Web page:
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Map Projections Used by the United States Geological Survey
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  • Title Map Projections Used by the United States Geological Survey
  • Author(s) John Parr Snyder
  • Publisher: U.S. Geological Survey (June 1, 1982)
  • Paperback ???
  • eBook PDF (330 pages, 22.7 MB)
  • Language: English
  • ISBN-10: 0607651962
  • ISBN-13: 978-0607651966
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Book Description

This study of map projections is intended to be useful to both the reader interested in the philosophy or history of the projections and the reader desiring the mathematics. Under each of the sixteen projections described, the nonmathematical phases are presented first, without interruption by formulas. They are followed by the formulas and tables, which the first type of reader may skip entirely to pass to the nonmathematical discussion of the next projection. Even with the mathematics, there are almost no derivations, very little calculus, and no complex variables or matrices. The emphasis is on describing the characteristics of the projection and how it is used.

After decades of using only one map projection, the Polyconic, for its mapping program, the U.S. Geological Survey (USGS) now uses sixteen of the more comnon map projections for its published maps. For larger scale maps, including topographic quadrangles and the State Base Map Series, conformal projections such as the Transverse Mercator and the Lambert Conformal Conic are used. On these, the shapes of small areas are shown correctly, but scale is correct only along one or two lines. Equal-area projections, especially the Albers Equal-Area Conic, and equidistant projections which have correct scale along many lines appear in the National Atlas. Other projections, such as the Miller Cylindrical and the Van der Grinten, are chosen occasionally for convenience, sometimes making use of existing base maps prepared by others. Some projections treat the Earth only as a sphere, others as either ellipsoid or sphere.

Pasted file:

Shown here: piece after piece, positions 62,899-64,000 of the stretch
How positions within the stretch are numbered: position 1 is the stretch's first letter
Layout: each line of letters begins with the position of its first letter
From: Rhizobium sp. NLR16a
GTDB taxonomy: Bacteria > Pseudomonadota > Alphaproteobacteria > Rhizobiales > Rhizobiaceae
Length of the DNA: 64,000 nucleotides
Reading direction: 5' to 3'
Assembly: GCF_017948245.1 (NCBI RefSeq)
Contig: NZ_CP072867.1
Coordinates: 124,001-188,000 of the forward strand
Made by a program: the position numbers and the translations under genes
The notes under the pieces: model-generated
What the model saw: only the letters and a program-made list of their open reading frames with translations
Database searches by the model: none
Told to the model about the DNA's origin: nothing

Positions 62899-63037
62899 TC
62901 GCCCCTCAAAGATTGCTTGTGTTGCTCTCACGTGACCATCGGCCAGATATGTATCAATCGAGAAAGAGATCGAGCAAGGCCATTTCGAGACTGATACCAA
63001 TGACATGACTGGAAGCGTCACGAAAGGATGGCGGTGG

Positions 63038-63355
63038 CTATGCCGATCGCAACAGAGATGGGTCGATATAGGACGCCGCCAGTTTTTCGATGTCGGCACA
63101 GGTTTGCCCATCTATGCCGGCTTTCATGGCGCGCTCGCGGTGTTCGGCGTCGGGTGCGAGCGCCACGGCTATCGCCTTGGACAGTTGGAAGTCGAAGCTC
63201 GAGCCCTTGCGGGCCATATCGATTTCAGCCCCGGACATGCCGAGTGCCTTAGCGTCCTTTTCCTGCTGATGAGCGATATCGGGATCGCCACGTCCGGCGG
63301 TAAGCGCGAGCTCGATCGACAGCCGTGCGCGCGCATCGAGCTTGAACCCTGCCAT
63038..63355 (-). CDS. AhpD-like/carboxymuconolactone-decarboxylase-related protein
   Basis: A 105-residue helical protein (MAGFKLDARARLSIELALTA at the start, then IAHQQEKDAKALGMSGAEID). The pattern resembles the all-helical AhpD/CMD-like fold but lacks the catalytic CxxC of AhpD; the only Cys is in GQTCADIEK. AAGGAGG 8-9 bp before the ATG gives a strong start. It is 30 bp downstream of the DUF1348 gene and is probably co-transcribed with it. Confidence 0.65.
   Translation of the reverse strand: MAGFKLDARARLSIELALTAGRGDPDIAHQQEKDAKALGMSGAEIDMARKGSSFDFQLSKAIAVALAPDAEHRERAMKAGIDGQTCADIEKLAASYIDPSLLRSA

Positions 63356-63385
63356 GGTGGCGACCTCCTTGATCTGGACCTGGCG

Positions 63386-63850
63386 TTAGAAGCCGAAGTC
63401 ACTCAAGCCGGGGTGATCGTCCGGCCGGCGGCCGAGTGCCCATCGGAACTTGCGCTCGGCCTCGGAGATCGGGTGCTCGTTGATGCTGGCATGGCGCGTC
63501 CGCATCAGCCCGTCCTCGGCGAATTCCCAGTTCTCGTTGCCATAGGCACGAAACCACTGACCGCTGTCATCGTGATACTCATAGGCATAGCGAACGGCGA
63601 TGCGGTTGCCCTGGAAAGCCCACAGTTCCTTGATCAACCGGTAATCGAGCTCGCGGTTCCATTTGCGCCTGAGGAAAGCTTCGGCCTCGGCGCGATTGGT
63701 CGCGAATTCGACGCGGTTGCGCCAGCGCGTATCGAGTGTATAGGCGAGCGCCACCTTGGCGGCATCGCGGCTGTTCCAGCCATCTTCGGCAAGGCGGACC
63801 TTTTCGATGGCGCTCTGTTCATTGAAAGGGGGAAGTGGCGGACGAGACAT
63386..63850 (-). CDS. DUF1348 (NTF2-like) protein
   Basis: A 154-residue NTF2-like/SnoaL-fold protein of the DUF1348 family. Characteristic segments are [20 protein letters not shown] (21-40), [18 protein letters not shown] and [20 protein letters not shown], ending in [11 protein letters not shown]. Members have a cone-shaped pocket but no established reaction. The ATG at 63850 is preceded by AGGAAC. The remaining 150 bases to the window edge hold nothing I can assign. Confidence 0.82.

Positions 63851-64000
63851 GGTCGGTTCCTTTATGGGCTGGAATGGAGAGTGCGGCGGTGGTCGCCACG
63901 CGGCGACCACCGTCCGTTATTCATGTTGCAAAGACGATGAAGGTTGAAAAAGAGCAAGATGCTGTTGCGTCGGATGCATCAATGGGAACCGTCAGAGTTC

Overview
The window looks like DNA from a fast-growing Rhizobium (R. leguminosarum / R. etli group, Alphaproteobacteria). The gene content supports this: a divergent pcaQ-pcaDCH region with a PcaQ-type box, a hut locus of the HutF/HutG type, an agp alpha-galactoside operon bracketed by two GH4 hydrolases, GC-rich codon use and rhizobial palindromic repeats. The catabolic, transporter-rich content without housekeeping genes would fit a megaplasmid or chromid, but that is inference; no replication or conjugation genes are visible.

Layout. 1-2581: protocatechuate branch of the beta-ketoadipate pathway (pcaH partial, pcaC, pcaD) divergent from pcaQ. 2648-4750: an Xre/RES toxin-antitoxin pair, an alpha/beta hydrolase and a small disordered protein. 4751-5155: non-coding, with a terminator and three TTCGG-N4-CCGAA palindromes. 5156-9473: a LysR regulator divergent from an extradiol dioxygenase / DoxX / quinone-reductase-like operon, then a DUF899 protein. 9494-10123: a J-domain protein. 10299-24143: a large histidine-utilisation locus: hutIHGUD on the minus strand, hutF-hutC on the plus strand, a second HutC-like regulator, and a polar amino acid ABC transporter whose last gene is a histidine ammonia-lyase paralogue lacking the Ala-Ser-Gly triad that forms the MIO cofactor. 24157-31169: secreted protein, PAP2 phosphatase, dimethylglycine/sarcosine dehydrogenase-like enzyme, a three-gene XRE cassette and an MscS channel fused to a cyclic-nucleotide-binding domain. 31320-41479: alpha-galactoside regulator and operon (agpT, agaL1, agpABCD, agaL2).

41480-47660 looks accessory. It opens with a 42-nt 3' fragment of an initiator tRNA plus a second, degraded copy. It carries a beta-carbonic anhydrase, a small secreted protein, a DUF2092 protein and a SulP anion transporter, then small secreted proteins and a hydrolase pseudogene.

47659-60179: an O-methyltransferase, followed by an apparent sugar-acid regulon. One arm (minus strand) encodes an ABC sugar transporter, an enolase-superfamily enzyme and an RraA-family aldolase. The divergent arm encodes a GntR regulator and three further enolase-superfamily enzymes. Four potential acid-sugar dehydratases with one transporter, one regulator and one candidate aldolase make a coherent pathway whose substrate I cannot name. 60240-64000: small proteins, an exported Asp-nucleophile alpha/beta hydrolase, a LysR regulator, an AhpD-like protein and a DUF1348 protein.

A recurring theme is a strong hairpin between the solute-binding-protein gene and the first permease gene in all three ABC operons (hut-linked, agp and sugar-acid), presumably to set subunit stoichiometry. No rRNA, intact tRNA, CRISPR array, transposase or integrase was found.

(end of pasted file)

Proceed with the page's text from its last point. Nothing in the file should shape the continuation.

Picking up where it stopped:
The USGS has also conceived and designed several new projections, icluding the Space Oblique Mercator, the first map projection designed to permit mapping of the Earth continuously from a satellite with low distortion. The mapping of extraterrestrial bodies has resulted in the use of standard projections in completely new settings. With increased computerization, it is important to realize that rectangular coordinates for all these projections may be mathematically calculated with formulas which would have seemed too complicated in the past, but which now may be programed routinely, if clearly delineated with numerical examples. A discussion of appearance, usage, and history is given together with both forward and inverse equations for each projection involved.

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